A low surface excess might be the reason for the poor performance of siloxane surfactant foam solution during ignition test. Figure 18 shows that siloxane foam solution has a very low ignition time for all the fuels tested. Heptane and TMB have poor solubility in siloxane surfactant solution (Figure 14). SANS result reveals that siloxane micelle size and shape do not have any effect of heptane or TMB (Table 6). However, surface excess for siloxane is smaller compared to Capstone and Glucopon (Figure 13). A lower surface excess means the number of surfactants at the interface is low which cannot provide enough resistance against fuel transport. A comparatively high expansion ratio (Table 9) and larger bubble size (Figure 17) have been observed for siloxane foam solution which means foams are comparatively dry, and a smaller number of surfactants are present throughout the foam solution. Therefore, lower surface excess and higher expansion ratio might be the reason for poor performance of siloxane foam solution during ignition test.
Convection might have some effect on fuel transport. In foams, the solution is continuously draining down the foam due to gravity toward the fuel surface. The motion of the drained surfactant solution at the fuel surface induces convection at this interface. To explore the convection effect, stirring was introduced in the bottom phase of Capstone solution (Figure 3). Figure 16 shows that 25%TMB-75%heptane gets solubilized by Capstone solution when stirring was done in the bottom phase (Figure 3) which means convection might have an effect on surfactant foam solution draining. Glucopon solution can solubilize 25% TMB-heptane with and without stirring (Figure 16). Convection effect can be fuel and surfactant-type dependent, and further work is needed to fully understand this effect.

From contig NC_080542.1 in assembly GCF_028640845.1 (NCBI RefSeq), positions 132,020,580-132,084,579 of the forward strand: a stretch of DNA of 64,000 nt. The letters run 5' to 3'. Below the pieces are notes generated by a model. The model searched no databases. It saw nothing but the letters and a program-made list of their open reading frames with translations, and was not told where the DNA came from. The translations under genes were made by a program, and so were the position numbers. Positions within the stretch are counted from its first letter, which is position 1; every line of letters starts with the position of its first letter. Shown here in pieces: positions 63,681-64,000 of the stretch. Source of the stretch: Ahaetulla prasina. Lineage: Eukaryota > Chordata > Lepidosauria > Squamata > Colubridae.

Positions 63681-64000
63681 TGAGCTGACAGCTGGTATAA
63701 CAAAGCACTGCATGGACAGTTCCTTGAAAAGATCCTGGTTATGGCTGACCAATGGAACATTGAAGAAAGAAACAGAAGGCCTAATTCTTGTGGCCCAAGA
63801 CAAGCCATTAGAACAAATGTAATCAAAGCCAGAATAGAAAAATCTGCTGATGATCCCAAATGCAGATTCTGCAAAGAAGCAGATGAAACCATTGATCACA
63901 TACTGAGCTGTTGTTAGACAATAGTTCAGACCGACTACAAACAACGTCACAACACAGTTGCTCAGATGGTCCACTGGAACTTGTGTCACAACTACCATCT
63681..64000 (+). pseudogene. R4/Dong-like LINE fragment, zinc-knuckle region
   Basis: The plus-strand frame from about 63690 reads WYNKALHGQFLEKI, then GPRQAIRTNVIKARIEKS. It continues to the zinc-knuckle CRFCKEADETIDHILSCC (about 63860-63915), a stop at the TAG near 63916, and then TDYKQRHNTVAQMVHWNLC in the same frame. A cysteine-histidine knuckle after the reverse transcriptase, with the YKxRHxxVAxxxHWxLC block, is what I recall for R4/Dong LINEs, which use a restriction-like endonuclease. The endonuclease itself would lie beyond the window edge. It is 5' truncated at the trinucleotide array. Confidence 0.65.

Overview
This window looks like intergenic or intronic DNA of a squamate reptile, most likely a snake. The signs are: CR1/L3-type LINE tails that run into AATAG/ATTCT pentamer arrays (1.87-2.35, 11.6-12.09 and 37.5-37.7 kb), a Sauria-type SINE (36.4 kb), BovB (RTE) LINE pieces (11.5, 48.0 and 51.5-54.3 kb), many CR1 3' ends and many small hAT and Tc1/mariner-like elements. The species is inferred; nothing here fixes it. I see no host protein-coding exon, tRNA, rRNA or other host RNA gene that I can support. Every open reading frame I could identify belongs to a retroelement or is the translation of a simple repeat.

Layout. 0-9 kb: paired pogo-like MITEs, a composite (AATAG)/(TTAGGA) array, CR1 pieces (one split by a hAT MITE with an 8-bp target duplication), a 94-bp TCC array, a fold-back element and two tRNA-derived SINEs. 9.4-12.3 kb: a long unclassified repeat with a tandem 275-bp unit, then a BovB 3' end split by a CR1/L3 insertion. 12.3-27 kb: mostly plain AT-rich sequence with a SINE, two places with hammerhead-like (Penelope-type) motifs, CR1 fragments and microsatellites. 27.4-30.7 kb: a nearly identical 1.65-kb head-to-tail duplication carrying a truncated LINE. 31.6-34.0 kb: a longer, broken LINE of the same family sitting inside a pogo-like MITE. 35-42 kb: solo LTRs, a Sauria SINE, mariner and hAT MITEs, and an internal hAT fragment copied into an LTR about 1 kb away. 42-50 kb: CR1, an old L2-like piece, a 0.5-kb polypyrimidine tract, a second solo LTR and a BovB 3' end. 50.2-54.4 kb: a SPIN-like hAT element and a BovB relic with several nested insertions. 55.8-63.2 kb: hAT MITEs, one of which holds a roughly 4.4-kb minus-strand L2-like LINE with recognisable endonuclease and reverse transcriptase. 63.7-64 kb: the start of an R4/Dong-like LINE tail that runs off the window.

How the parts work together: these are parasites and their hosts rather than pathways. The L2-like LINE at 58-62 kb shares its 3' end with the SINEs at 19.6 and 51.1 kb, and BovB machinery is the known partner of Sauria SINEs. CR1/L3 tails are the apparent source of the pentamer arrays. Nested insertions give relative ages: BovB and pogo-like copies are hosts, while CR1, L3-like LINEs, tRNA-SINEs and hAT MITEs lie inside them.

Vesicles formed by Capstone in the bulk might have some effect on the longer ignition time of Capstone compared with Glucopon. Vesicles might be more stable while capturing fuel [42] and not allowing fuel to be released in the gas phase compared to worm-like micelles of Glucopon. However, further studies will be required to confirm the impact of micelle shape on fuel transport.

5 Conclusion

The analysis of fuel impact on single surfactants followed common trends. However, microstructural visualization of single surfactants provides direct evidence of the impact of fuel. Moreover, factors affecting microstructure and implication of this factor in ignition time.